I always hear this whenever I call my printer company. It doesn't sound correct to me.

Are you with the printer?

How do we correct this sentence?

  • <comments removed> Please try to avoid answering these questions in comments. If you have an answer, please use the 'answer' function. Thanks. – Robert Cartaino May 14 '13 at 19:39
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    @Robert Cartaino: My comment wasn't intended as "an answer", because at the time I couldn't explain why the sequence "Is the printer with you?" seemed more "correct" to me. All has now become clear with Matt's answer (it depends on whether the object is normally thought of as being in a fixed location), but my comment was simply intended to clarify what I felt was "normal/correct", in hopes someone else might provide a rationale for the standard usage. As such, I don't think it should have been deleted, but I don't want to argue the point ad nauseum. – FumbleFingers May 14 '13 at 20:15
  • @FumbleFingers I'm actually curious if there's a BrE/AmE split on "with". "Is the printer with you?" seems wrong to me. Is that a quirk of my idiolect or representative of a larger difference, I wonder? – snailplane May 14 '13 at 20:31
  • @snailboat: Back when I started in (UK) tech support, I'd have asked "Are you at the printer?", because those early line-printers where as big as fridges (like mohammed and the mountain, you went to them, they didn't come to you! :). In later years I might well have said "Is the printer with you?" because I'd often be speaking to an "on-site systems manager" who might have had the faulty printer brought in to Head Office from a Depot, for example. I doubt there's a UK/US split here - just individual preference for different prepositions. – FumbleFingers May 14 '13 at 21:02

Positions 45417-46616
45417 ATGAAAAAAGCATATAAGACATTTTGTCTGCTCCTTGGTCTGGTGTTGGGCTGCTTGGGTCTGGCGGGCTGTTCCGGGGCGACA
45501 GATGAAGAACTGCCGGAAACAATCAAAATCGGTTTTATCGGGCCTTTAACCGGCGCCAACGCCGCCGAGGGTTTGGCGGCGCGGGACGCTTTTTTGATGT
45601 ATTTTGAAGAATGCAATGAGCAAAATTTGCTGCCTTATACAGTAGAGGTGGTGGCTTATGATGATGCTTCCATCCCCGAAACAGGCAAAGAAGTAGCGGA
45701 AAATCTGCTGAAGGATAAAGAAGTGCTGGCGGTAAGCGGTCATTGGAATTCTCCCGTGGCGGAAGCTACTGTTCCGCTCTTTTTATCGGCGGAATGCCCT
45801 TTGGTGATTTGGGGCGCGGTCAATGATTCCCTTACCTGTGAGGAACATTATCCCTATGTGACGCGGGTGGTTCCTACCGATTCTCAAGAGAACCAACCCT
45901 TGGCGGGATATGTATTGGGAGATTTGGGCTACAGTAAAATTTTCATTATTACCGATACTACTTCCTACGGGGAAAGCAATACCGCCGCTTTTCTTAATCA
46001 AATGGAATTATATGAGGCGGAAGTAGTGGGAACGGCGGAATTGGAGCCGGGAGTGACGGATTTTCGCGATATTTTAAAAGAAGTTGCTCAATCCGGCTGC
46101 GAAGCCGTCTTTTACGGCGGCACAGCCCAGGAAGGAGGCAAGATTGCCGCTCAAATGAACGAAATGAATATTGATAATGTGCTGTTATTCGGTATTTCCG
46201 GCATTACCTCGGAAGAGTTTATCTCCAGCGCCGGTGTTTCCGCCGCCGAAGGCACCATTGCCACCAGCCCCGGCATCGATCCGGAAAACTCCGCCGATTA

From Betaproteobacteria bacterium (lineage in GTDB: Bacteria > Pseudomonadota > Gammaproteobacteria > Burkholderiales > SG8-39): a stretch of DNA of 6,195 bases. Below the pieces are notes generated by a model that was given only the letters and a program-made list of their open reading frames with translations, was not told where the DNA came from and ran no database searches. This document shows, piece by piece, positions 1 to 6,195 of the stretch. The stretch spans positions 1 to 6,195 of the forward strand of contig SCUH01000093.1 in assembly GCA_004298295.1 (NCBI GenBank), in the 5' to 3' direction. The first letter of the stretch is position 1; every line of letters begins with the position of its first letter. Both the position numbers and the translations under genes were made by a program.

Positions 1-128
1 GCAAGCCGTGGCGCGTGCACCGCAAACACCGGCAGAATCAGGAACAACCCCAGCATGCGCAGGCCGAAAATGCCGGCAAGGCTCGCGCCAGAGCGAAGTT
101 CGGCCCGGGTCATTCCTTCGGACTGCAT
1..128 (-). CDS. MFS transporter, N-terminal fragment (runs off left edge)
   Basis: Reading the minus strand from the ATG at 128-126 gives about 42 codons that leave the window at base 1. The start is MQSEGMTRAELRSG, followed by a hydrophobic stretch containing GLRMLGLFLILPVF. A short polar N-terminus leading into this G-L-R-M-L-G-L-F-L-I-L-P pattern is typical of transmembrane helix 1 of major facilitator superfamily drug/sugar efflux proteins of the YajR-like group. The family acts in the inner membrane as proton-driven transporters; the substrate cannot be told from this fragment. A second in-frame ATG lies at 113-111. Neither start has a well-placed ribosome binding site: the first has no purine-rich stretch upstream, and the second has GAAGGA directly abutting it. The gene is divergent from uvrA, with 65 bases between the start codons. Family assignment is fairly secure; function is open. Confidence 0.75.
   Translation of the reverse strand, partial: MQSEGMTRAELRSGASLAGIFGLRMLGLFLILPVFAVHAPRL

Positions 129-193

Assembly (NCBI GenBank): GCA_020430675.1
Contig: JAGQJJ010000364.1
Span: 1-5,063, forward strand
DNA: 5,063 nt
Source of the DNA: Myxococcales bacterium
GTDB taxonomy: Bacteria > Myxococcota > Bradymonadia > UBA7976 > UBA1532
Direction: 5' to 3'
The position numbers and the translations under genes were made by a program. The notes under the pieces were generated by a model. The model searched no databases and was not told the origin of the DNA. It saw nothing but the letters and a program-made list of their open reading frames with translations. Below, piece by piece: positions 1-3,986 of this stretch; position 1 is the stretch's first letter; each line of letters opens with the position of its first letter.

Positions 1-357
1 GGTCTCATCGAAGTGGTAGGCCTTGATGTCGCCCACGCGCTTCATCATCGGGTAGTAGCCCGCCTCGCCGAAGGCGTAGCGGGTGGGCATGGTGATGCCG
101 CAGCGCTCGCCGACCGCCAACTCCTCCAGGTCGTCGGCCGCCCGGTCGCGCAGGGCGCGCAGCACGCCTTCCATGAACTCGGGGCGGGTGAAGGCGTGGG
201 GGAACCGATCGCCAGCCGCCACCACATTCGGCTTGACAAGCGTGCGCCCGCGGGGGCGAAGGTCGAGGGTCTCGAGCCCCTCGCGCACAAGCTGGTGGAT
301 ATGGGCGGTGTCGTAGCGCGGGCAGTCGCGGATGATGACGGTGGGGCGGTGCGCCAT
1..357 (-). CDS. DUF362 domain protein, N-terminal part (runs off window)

• Perhaps you're right, but it does sound both incorrect and quite humorous :-) – snailplane May 16 '13 at 3:15

This is grammatical (it is an inversion of "Is the printer with you?") but it is not idiomatic English.

If the object is in a fixed location (such as a water cooler, or an industrial printer), then the question is normally phrased to ask where you are in relation to the object:

Are you at the printer?

I'm at the water cooler.

If the object is movable (such as a small printer, or a remote control), the idiomatic phrasing would be either to ask if you have the object:

Do you have the printer?

Do you have the remote control?

Or to ask if the object is at the same position as you:

Is the printer there with you?

Is the remote control there with you?

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    Would not "Do you have the [object]?" be used for something you can keep in your hands or in your pockets, or that you generally move near you? A cellphone and a laptop are examples of such objects. A printer is movable, but since it is plugged to the power outlet or to a computer, it is not moved so often. – apaderno May 14 '13 at 18:44
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    @kiamlaluno: More generally, "Do you have the [object]" is for things which are movable. For example, "Do you have the car?" would be common, even though a car would not normally fit in your pocket. Things that move rarely or never (such as industrial printers) normally follow the "Are you at the [object]" pattern. – Matt May 14 '13 at 21:49

"With the printer" means being with the printer right now. "Are you in [in the same place] with the printer?" Specifically, the company wants to know if they can give you steps to follow to work on the printer right away.
Another way this question is, "Are you at the printer?"


I can be a regional choice that determines which preposition is used. You could use 'at', 'by', or 'with' and be correct. But if you are sitting on the printer making copies of your bum you really should say that you are 'on' the printer.

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